What do a dog and a chair have in common? According to the Quebec civil code, they are both considered to be movable property. From a legal standpoint, animals have no more rights than a pair of shoes, and this opens the door to inhumane practices ranging from abandonment to cock fighting.
Yet, recent scientific studies have proven that many species feel pleasure and pain, so shouldn’t they be considered sentient beings? We denounce any kind of mistreatment of our fellow humans, and we are, after all, animals.
“It’s time that the law be changed to correct this blatant injustice towards animals,” says Martin Gibert, a postdoctoral researcher and lecturer at Université de Montréal. But Canada – and Quebec in particular – lags behind other countries on the issue of animal rights. This situation compelled Dr. Gibert, who has a doctorate in moral philosophy, to co-author the 2013 Manifeste pour une évolution du statut juridique des animaux (Manifesto for the evolution of animals’ legal status in the Civil Code of Quebec) with Sophie Gaillard, legal counsel for the Society for the Prevention of Cruelty to Animals, and Élise Desaulniers, author of Vache à lait : dix mythes de l’industrie laitière (Dairy cows: Ten myths about the dairy industry).
The manifesto was inspired by an initiative in France that led to a law recognizing animals as sentient beings. Dr. Gibert hopes that Quebec will follow suit.
Stevan Harnad, holder of the Canada Research Chair in Cognitive Sciences at Université du Québec à Montréal (UQAM) and one of the first people to sign the manifesto, believes raising public awareness and changing mindsets are key. “The public is ready for this change,” he says.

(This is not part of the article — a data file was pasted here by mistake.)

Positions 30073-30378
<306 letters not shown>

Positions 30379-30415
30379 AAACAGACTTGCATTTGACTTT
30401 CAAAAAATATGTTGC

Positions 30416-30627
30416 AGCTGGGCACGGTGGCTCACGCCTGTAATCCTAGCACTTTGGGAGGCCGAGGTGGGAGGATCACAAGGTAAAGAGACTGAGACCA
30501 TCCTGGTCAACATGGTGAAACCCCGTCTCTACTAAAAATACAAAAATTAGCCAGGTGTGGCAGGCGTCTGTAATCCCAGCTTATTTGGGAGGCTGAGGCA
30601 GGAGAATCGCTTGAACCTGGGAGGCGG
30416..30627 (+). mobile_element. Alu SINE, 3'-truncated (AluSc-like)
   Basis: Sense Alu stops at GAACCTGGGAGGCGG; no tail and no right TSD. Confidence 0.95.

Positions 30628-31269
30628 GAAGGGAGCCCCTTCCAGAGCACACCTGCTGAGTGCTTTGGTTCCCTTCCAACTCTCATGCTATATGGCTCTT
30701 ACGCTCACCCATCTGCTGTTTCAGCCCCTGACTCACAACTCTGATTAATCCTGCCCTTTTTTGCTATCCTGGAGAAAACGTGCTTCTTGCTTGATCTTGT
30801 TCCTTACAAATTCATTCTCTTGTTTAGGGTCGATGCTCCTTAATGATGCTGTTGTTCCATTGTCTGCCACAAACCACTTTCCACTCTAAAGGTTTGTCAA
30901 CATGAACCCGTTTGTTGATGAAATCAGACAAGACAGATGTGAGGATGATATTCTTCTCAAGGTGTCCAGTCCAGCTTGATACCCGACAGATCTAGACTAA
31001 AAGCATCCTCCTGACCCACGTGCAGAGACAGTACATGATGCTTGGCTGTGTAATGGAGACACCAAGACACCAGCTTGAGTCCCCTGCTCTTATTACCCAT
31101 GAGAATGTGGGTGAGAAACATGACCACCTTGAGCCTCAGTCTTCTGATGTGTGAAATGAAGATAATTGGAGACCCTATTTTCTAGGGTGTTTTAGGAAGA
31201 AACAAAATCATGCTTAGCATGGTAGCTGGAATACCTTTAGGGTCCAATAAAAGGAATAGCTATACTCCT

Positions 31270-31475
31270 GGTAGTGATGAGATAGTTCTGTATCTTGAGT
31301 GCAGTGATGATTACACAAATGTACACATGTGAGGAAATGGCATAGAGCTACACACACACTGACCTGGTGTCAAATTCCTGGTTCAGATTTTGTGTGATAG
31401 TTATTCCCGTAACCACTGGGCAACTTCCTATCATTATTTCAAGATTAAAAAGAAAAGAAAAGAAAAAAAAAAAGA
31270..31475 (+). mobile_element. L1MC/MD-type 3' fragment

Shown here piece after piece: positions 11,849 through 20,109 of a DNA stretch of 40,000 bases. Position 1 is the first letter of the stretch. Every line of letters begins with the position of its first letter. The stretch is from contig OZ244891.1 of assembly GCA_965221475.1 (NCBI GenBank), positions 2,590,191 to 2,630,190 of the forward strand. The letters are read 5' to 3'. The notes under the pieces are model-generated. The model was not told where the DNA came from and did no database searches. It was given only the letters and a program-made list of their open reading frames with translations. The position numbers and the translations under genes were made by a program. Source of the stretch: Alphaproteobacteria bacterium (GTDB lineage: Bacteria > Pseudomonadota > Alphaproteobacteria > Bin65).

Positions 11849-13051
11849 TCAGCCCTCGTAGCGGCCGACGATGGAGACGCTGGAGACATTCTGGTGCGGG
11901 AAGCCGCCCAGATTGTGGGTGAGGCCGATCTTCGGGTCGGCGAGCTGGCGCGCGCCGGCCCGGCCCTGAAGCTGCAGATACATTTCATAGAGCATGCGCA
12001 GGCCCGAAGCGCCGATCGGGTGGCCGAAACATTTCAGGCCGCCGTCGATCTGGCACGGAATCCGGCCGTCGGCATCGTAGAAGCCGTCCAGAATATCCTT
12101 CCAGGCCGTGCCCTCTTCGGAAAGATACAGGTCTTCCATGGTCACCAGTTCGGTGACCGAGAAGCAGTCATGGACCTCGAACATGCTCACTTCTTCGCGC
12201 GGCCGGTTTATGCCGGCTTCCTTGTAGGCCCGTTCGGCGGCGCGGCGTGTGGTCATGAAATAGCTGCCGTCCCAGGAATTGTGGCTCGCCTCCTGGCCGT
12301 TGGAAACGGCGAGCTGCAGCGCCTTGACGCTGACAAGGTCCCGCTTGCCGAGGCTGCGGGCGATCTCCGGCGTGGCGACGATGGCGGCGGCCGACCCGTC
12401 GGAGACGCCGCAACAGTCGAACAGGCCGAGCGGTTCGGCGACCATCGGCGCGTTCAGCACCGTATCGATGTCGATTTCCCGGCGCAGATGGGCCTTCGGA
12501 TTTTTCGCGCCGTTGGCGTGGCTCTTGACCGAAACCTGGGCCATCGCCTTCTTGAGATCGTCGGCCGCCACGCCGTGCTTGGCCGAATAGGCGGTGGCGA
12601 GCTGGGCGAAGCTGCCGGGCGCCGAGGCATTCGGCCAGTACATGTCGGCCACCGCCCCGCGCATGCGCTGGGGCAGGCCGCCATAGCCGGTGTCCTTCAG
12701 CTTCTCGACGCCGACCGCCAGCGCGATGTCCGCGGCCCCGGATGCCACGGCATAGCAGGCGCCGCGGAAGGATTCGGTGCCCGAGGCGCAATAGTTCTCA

In fact, since the manifesto was published in January, 2014, more than 46,000 signatures have been collected. The list includes many respected artists, politicians, athletes and scientists. “Quebecers have shown a keen interest in the animal rights issue,” Dr. Gibert notes. The successful symposium on animal rights held at UQAM on July 16, says Dr. Harnad, shows that the current law is not in line with public values.
Many people say that changing the legal status of animals is the first step toward legal protection against unnecessary acts of cruelty, whether these are committed in the context of mass production and slaughter or scientific experiments. Dr. Harnad goes a step further, asserting that “any and all exploitation of animals that is unnecessary to human survival must be banned.”
The authors of the manifesto hope to meet with Justice Minister Stéphanie Vallée to discuss a change in the Civil Code. “The final step would be to have a bill passed by the National Assembly,” says Dr. Gibert. In the meantime, supporters may add their signature to the manifesto at animalsarenotobjects.ca.